Archetypal inspiration is centered on traditional tournament archetypes such as Aggro, Control, and Combo. Commander decks often follow these same lines, but in a more grandiose fashion. Usually I am inspired this way by a resounding defeat. When my buddy Andrew destroyed me with a grindy, controlling, value driven deck, I was thoroughly inspired to build one like it. I hate losing, but certainly sparked some inspiration for me to build a quality archetypal Control deck like it. Archetypal decks require you to focus on what they need: creatures, control spells, or combo pieces. The commanders for these decks tend to come in at the end. Sometimes they fit nicely into the overall plan as a complement (Goreclaw, Terror of Qal Sisma in aggro decks), and other times they actually enable the combo (Maga, Traitor to Mortals), or allow the deck to close games it has successfully controlled (Azor, the Lawbringer). 

BINDER SEARCHING: “What rares and mythics do I have to start this deck with?”

After becoming inspired, it’s time to get cards pulled for building the deck. Picking out all the rares and mythics in the colors, themes, and/or archetype of your deck allows things to form as quickly and efficiently as possible. I separate these into two piles: a definite pile and a maybe pile. At this stage I may have way more than I need, but I wait to make cuts until later. Having a larger selection allows you to stumble across interesting synergies.

THE STAPLES: “What cards do I need to include so I can actually play Magic?”

Staples aren’t as exciting as the rares, but you need them. If you fill your deck with fun and powerful spells that don’t hit on the things staples provide, then you don’t actually get to play much Magic. The staples are what allow you to hit the 10’s jackpot: 10 ramp spells, 10 draw spells, and 10 answer spells. This balance of effects can be found on flashy spells, but are usually more along the lines of Sol Ring, Swords to Plowshares, Kodama’s Reach, Demonic Tutor, Counterspell, and Faithless Looting. Depending on the deck, I’ll include around 20-30 creatures on average, but it really depends on the deck. For example, an archetypal Control deck may run as few as 10 creatures. You’ll notice these numbers don’t add up to 64. The numbers to include for the rest of the 34 cards depend on the type of deck you’re building. Aggro? Pack in the creatures! Control? Wraths please! Combo? Tutors!

SPICE IS NICE: “What cards will no one expect and still help me to win?”

I started playing in 1995, and I’ve been spicing up my decks since my first trip to my local game store. Odd-ball cards that people won’t expect in your deck are the cards you need to hunt down. These are cards like Outmaneuver, Meddle, Strands of Night, Reverent Silence, and Miraculous Recovery. I love that moment after I play an underappreciated card and everyone at the table asks, “Wait, what does that do?” Spice up your deck, and I promise you will find your Commander games are even more fun.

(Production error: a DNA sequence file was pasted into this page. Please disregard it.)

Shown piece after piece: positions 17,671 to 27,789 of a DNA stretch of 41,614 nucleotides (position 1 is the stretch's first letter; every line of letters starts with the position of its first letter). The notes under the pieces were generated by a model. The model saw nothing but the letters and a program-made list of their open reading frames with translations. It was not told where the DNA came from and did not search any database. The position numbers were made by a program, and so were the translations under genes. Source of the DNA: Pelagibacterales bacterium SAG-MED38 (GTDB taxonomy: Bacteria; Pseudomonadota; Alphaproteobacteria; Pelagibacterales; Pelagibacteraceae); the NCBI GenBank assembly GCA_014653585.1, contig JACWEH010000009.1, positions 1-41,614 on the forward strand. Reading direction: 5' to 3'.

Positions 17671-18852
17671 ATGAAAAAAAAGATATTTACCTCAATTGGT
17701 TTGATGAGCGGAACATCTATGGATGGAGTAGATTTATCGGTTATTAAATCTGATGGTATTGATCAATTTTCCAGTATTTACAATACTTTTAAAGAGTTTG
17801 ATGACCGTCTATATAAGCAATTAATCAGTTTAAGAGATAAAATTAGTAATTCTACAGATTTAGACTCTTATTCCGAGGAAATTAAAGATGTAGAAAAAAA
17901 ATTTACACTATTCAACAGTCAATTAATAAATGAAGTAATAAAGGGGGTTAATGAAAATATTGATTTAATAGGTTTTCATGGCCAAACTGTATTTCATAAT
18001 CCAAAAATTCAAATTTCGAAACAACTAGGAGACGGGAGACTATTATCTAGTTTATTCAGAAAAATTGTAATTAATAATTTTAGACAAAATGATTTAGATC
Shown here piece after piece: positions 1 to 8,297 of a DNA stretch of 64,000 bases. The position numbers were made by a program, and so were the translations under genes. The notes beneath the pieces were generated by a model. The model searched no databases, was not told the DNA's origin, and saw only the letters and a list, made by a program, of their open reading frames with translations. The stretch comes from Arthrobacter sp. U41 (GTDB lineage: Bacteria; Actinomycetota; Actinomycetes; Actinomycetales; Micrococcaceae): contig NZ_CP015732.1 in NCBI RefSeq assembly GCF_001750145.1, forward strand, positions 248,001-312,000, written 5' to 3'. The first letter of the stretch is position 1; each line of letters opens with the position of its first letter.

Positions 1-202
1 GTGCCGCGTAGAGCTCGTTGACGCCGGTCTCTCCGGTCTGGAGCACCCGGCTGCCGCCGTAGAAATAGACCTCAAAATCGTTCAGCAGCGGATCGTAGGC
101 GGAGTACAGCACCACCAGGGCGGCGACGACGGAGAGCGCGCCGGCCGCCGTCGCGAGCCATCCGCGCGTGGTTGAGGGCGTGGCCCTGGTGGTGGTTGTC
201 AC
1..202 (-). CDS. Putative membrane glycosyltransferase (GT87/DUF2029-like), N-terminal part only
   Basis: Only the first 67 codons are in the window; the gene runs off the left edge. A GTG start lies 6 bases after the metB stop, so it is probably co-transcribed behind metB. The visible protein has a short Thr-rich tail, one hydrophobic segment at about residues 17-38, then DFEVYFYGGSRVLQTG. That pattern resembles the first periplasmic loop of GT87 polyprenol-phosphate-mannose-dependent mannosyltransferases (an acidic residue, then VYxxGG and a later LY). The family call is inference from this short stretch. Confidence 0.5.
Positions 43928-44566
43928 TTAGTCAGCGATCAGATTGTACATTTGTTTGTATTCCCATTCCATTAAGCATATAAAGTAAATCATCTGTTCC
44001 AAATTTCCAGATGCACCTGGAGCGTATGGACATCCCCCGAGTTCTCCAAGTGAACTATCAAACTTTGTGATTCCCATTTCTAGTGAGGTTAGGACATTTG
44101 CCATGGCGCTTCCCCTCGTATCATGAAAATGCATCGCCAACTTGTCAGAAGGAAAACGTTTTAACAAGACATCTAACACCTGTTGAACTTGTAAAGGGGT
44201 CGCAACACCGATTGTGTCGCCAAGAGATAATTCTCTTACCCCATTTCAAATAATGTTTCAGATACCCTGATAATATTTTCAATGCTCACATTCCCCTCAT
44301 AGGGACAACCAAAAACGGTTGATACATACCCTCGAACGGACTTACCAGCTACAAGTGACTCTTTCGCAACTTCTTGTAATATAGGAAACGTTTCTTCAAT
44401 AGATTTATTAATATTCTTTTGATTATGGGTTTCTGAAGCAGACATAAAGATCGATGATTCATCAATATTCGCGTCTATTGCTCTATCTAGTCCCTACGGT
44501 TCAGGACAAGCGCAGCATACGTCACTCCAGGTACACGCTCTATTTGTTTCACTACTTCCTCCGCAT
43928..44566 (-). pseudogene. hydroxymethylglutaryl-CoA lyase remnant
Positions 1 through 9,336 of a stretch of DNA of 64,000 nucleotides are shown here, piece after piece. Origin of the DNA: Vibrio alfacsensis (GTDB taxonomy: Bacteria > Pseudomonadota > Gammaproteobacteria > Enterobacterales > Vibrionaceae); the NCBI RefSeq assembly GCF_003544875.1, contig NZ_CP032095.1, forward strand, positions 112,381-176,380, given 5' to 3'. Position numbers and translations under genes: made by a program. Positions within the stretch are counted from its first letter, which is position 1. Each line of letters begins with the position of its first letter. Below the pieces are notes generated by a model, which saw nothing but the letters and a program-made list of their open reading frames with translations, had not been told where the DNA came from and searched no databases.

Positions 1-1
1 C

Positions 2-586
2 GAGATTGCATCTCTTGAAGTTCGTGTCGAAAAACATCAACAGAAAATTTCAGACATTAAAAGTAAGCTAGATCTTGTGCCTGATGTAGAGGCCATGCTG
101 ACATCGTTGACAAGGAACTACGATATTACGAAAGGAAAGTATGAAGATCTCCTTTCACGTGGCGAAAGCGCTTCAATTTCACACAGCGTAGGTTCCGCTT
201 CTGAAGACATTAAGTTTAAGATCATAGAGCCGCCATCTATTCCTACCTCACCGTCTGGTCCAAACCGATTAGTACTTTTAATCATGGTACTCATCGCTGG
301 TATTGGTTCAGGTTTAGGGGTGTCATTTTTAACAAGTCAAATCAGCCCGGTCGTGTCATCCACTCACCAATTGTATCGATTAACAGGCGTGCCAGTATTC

MANA MATH: “Which 35 lands should I include?”

I often run 35 lands, but if my mana curve is mostly in the 5 cmc range or higher, then I up the land count. I generally don’t play fewer than 35, as I hate to mulligan. The fewer colors your deck has, the simpler this process is. I start with trying to meet the color requirements for my deck, and I use a simple method. Count up the number of each colored mana symbol and look to provide double that number of sources for each color in the deck. If this doesn’t work, then I just look for the ratio between colors and divide the sources that way. Give priority to colors that you need early on in your mana curve. The more colors you have, the more you will need to invest in rare lands. Buy them! I am always buying and trading for these, as there is no better investment in Magic than rare lands. 

WORK IN PROGRESS: “What happens when the deck isn’t perfect?”

As you know, it takes time and money to build a great deck. It is better to have a deck that is playable now than to have a deck that is perfect. Have something in your deck as a place-holder and keep thinking about potential replacements. I enjoy the feeling of swapping out subpar place-holder cards for superior ones. This work-in-progress mentality allows me to continually adjust and refine my deck. Borrowing ideas from online deck lists can help you get started with ideas and create shopping lists, or it can help you round out and finish your own creative style. Continual thought and tweaking is key to a solid deck, and playing through its inadequacies can be incredibly enlightening. 

ADVICE: “Make your Commander deck today!”

You can always go online and copy a premade deck list, but for me Magic is more about time spent “Magictating,” using my brain and creative energy to make something new. Identifying your inspiration, combing through your binders, utilizing staples, and spicing your own deck is extremely satisfying. Inspiration is personal, and it is the key to fun and creative deck building.